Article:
Cambridge and Somerville have their share of great Mexican restaurants — Tacos Lupita, Olécito, and Tu y Yo come to mind. For Salvadorian cuisine, my go-to spots were always in East Boston. But sometimes digging a little deeper will reveal nice surprises. Take El Potro, a small, self-proclaimed Mexican grill in Union Square, at first seems like your standard taco stand, serving up reasonably priced, large portioned, and competent but wholly unremarkable burritos, enchiladas, tacos, and tortas. Most of the pseudo-Mexican fare comes topped with neon orange shreds (the kind that fast-food restaurants refer to as “queso cheese”) and flanked by a dollop of refried beans, red rice, and a squiggle of sour cream. They’re served by an amicable minor (to his parents: thanks for raising one of the hardest working and friendliest little kids I’ve ever met). So why, you may ask, would I be inclined to write about a place that serves only run-of-the-mill Mexican? Because like a Mexican wrestling luchador, El Potro hides its true identity under a mask.
Between the quesadillas and the chimichangas, you’ll find classic Salvadorian fare like Yucca Frita con Chicharrones ($5.99) — ultra-crispy, creamy-in-the-center, more-flavorful-than-potato, large chunks of fried yucca served with equally large and equally fried pieces of pork belly. A pile of tart pickled cabbage and a side of vinegary tomato sauce cut through the fat (which is significant). Pupusas ($2) are the Salvadorian version of a grilled-cheese sandwich: a soft corn masa is rolled into a ball, stuffed with shredded chicharron and cheese, then flattened and grilled on a comal until charred and crisp. Once you add a dash of salt at the table (underseasoning seems to be a theme here), El Potro’s pupusas are easily the best I’ve had in Boston: crisp on the outside, with a gooey, flavorful center and not a hint of greasiness.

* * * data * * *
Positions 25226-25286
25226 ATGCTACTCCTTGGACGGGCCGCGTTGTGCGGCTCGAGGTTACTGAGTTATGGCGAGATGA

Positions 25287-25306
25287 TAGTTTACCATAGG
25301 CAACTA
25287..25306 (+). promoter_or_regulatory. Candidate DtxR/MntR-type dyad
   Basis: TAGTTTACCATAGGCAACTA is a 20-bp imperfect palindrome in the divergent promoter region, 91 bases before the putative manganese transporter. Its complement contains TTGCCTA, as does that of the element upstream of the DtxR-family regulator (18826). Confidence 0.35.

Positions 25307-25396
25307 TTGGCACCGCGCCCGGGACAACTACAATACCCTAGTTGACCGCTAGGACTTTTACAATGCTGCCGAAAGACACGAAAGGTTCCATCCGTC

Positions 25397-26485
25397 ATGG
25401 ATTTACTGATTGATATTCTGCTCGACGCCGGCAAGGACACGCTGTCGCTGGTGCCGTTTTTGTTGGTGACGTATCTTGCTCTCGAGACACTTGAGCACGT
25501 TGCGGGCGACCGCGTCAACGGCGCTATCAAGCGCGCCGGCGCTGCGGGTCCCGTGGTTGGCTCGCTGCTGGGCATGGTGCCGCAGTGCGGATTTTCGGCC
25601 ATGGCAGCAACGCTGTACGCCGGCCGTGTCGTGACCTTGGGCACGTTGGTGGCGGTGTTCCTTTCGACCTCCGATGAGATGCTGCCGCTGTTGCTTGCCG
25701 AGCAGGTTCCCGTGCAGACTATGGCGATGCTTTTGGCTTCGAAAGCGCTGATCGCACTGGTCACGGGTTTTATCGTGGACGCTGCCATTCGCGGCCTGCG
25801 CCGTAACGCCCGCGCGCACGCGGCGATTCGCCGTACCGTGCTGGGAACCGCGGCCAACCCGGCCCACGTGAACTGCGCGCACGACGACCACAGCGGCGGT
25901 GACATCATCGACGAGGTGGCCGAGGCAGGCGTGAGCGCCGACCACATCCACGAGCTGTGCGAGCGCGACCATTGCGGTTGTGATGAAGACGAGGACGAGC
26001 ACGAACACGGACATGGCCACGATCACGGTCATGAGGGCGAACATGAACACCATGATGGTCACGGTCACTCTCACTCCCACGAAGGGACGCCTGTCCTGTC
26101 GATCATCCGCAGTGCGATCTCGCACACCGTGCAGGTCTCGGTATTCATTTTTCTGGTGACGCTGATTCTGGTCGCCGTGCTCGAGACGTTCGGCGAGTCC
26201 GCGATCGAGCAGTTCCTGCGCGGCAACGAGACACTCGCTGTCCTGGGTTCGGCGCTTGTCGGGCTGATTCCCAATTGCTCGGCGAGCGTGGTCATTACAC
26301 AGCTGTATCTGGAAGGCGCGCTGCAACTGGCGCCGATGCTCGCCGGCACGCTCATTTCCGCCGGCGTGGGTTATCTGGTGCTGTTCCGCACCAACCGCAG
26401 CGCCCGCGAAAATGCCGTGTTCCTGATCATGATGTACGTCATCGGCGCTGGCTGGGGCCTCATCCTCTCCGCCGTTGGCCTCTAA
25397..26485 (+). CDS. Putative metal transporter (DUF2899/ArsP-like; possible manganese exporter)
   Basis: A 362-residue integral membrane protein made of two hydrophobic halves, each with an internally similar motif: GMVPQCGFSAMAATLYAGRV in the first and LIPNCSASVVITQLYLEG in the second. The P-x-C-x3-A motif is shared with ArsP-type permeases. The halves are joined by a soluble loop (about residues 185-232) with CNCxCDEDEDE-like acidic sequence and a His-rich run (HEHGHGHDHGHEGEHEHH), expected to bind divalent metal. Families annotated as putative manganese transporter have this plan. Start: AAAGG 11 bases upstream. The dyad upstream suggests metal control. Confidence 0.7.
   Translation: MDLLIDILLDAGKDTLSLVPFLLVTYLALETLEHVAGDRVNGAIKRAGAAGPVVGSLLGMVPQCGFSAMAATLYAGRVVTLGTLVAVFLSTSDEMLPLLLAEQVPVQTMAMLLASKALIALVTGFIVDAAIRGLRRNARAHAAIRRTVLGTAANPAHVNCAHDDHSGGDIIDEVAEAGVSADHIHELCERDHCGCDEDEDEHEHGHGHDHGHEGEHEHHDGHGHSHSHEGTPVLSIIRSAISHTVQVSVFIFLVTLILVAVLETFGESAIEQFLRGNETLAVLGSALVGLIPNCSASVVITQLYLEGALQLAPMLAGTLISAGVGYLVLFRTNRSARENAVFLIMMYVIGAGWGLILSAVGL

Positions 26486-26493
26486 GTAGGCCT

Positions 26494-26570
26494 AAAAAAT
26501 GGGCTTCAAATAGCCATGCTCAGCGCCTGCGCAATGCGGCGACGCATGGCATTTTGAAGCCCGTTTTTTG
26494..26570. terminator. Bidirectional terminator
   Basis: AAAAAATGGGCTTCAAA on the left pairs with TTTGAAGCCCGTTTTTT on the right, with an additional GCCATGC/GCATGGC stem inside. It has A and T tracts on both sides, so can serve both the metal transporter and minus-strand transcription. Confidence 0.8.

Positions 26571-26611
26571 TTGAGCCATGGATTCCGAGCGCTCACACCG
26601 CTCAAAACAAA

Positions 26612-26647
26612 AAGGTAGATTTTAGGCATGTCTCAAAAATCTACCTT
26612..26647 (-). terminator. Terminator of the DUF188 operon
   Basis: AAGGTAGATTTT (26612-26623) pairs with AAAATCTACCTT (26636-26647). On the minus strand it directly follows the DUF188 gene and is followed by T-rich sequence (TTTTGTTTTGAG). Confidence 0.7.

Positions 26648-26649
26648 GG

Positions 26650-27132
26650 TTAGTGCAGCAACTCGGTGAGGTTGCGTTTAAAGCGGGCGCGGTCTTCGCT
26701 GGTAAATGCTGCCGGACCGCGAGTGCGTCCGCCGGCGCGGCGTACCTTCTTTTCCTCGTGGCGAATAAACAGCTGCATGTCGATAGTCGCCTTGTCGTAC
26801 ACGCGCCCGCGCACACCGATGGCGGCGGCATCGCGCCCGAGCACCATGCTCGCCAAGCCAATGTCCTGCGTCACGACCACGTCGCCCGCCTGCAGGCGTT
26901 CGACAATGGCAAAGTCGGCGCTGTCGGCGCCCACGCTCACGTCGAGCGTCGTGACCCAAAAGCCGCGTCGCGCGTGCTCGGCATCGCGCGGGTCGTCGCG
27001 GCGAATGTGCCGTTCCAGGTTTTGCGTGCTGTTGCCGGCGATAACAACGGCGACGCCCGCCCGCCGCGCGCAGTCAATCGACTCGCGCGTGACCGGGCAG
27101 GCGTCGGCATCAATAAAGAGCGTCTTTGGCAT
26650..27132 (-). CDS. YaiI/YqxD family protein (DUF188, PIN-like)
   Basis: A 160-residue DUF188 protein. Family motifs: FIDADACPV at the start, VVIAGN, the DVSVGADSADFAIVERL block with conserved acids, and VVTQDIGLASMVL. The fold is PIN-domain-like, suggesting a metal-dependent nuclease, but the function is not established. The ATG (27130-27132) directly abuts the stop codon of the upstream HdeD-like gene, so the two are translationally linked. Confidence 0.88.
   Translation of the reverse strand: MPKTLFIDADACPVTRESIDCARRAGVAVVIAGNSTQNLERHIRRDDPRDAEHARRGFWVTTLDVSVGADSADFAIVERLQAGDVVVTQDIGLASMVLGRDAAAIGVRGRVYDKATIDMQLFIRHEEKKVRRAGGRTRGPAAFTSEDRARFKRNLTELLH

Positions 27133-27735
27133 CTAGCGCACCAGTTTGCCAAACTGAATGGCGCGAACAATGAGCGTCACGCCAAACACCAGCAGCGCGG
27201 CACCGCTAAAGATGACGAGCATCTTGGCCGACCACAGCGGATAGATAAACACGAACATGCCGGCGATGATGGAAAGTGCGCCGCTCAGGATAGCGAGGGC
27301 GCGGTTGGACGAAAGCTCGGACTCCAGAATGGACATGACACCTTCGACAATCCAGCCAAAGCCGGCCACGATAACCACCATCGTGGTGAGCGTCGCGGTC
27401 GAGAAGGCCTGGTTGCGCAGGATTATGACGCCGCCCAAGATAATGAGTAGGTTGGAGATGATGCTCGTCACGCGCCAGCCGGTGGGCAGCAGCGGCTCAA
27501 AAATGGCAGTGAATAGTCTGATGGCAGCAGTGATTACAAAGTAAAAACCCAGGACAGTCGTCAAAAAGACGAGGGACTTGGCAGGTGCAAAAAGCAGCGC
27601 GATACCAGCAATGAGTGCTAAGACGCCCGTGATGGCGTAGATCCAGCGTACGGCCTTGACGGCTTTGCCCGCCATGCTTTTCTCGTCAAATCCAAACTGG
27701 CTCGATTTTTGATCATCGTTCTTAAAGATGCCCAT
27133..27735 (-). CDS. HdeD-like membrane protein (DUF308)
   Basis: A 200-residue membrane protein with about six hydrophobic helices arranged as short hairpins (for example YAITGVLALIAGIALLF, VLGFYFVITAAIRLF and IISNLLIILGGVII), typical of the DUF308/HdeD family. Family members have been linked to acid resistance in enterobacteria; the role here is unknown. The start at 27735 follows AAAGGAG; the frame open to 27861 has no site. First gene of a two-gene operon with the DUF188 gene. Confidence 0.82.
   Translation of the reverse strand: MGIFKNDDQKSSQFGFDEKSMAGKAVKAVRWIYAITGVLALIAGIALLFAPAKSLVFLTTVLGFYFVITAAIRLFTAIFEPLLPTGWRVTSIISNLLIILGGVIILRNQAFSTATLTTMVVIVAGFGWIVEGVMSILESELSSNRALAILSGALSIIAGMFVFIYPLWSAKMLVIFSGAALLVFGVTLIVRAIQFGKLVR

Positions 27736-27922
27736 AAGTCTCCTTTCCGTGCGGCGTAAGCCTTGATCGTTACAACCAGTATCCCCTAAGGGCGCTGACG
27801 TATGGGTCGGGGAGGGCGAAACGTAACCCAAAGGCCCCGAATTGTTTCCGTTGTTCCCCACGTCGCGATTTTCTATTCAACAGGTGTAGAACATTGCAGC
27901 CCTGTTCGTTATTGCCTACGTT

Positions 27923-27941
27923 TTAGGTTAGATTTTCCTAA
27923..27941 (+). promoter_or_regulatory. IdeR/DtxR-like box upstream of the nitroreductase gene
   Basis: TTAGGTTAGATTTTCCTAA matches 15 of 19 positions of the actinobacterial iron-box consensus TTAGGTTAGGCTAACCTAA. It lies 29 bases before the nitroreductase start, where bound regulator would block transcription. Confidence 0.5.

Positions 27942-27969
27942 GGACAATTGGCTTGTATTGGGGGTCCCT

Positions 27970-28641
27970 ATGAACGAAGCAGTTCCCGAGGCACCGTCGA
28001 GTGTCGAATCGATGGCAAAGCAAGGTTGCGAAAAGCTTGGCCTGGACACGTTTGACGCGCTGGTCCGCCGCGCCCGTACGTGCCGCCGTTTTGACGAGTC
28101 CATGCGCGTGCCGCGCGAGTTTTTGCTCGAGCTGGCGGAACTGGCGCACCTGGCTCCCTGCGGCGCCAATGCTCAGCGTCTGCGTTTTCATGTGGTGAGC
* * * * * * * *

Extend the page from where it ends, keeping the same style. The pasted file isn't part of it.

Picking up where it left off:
Moving on to entrées, the thing to go for is the Plato Montañero ($11.95) — a celebration of all things fried. Beefy, marinated skirt steak forms the foundation of the massive plate, and is topped with half a pig’s worth of fried pork belly. Beans and rice (the Mexican variety — the only pan–Central American fusion dish in the city) fill out the rest of the plate and are topped with sweet and savory fried ripe plantains. As if it were necessary, a single fried egg sits atop the glistening pile, its yolk just waiting for the prod of your fork to release its molten center. It’s enough to make you forget (or at least forgive) the Mexican masquerade.
El Potro, located at 61 Union Square, in Somerville, is open Mon–Fri, 10 am to 10 pm, and Sat & Sun, 11 am to 9 pm. Call 617.666.4200.